While other states have started sending voter information to President Donald Trump’s commission investigating election fraud, a judge will determine whether New Hampshire will comply. A hearing is set for Monday in a lawsuit filed by two lawmakers and a civil liberties group hoping to stop Secretary of State Bill Gardner from sending voter roll data to the Presidential Advisory Commission on Election Integrity. The case, filed early last month, had been on hold pending the outcome of a similar lawsuit in Washington. In that case, a judge denied the Electronic Privacy Information Center’s request to block the data collection, though the advocacy group is appealing the ruling.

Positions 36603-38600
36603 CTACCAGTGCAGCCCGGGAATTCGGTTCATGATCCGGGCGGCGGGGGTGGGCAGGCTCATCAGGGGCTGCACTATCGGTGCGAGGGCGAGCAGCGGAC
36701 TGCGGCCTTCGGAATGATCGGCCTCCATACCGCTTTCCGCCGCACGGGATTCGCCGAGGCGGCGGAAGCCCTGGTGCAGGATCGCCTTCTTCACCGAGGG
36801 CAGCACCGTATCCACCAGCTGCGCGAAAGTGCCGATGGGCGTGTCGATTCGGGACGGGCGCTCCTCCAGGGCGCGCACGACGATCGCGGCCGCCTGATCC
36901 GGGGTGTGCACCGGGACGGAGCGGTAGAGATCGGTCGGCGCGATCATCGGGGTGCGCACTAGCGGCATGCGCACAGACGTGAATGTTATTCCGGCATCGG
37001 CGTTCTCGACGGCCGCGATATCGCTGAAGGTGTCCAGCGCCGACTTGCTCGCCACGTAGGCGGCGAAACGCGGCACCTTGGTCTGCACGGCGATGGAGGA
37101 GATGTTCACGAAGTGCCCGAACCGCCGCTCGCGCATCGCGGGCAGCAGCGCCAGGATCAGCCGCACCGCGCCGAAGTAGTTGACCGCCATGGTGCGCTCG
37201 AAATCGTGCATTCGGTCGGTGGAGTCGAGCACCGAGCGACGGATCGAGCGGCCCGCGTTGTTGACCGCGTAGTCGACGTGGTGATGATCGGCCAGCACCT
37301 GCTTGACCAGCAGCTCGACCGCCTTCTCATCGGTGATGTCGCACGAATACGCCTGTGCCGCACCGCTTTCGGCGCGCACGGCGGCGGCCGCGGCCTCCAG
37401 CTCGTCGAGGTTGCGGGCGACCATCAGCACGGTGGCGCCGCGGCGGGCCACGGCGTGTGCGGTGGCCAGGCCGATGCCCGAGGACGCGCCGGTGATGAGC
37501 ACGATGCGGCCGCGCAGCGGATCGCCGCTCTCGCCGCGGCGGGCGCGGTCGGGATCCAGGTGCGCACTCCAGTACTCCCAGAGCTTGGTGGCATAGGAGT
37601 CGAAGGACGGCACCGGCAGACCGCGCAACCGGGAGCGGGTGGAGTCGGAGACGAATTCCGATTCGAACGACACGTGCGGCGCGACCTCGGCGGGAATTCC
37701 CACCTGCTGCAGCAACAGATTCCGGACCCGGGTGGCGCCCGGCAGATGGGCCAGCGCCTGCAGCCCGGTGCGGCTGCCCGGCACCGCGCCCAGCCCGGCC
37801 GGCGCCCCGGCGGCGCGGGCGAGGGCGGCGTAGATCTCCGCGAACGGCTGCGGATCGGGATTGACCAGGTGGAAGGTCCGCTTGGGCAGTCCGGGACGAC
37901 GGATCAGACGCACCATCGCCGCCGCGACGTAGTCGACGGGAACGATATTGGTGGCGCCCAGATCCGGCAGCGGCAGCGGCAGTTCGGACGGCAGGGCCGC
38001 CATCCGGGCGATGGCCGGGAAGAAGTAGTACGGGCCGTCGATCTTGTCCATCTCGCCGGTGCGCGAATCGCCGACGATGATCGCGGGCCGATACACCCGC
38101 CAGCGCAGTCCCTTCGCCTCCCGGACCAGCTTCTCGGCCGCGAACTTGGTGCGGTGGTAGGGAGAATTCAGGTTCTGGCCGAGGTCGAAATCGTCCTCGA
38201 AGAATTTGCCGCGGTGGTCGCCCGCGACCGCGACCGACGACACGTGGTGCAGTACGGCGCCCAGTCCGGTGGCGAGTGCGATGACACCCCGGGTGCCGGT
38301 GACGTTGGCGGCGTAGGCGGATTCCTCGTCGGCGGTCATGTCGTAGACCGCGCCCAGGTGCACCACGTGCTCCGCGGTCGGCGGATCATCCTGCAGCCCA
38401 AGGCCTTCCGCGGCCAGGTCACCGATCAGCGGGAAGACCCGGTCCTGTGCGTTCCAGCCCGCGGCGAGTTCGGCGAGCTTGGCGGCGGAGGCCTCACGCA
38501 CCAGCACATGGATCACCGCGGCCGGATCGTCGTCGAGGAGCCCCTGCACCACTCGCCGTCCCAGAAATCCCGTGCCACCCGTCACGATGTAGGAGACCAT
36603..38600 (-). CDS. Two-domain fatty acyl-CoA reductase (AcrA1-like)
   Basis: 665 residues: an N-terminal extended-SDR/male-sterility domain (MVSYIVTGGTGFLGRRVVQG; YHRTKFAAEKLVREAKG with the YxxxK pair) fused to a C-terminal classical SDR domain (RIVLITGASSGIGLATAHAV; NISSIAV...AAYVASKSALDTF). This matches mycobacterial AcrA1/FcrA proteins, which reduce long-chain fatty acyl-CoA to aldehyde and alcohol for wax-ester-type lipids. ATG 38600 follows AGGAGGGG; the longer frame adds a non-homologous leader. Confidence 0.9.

In New Hampshire, the state attorney general’s office plans to submit its response to the lawsuit at the hearing. Gardner, a member of Trump’s commission, has said he believes sending the information is legal under a provision that allows the secretary of state to enter into agreements with other states or groups of state for the purpose of comparing duplicate voter information.
But in their lawsuit, Republican Rep. Neal Kurk, Democratic state Sen. Bette Lasky and the American Civil Liberties Union of New Hampshire argue that doesn’t apply, because the commission is not a group of states and its purpose is not to compare duplicate voter information.